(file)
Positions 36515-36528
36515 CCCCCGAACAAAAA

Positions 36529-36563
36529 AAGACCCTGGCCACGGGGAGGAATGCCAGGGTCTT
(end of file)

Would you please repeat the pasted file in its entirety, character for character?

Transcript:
Positions 36515-36528
36515 CCCCCGAACAAAAA

Positions 36529-36563
36529 AAGACCCTGGCCACGGGGAGGAATGCCAGGGTCTT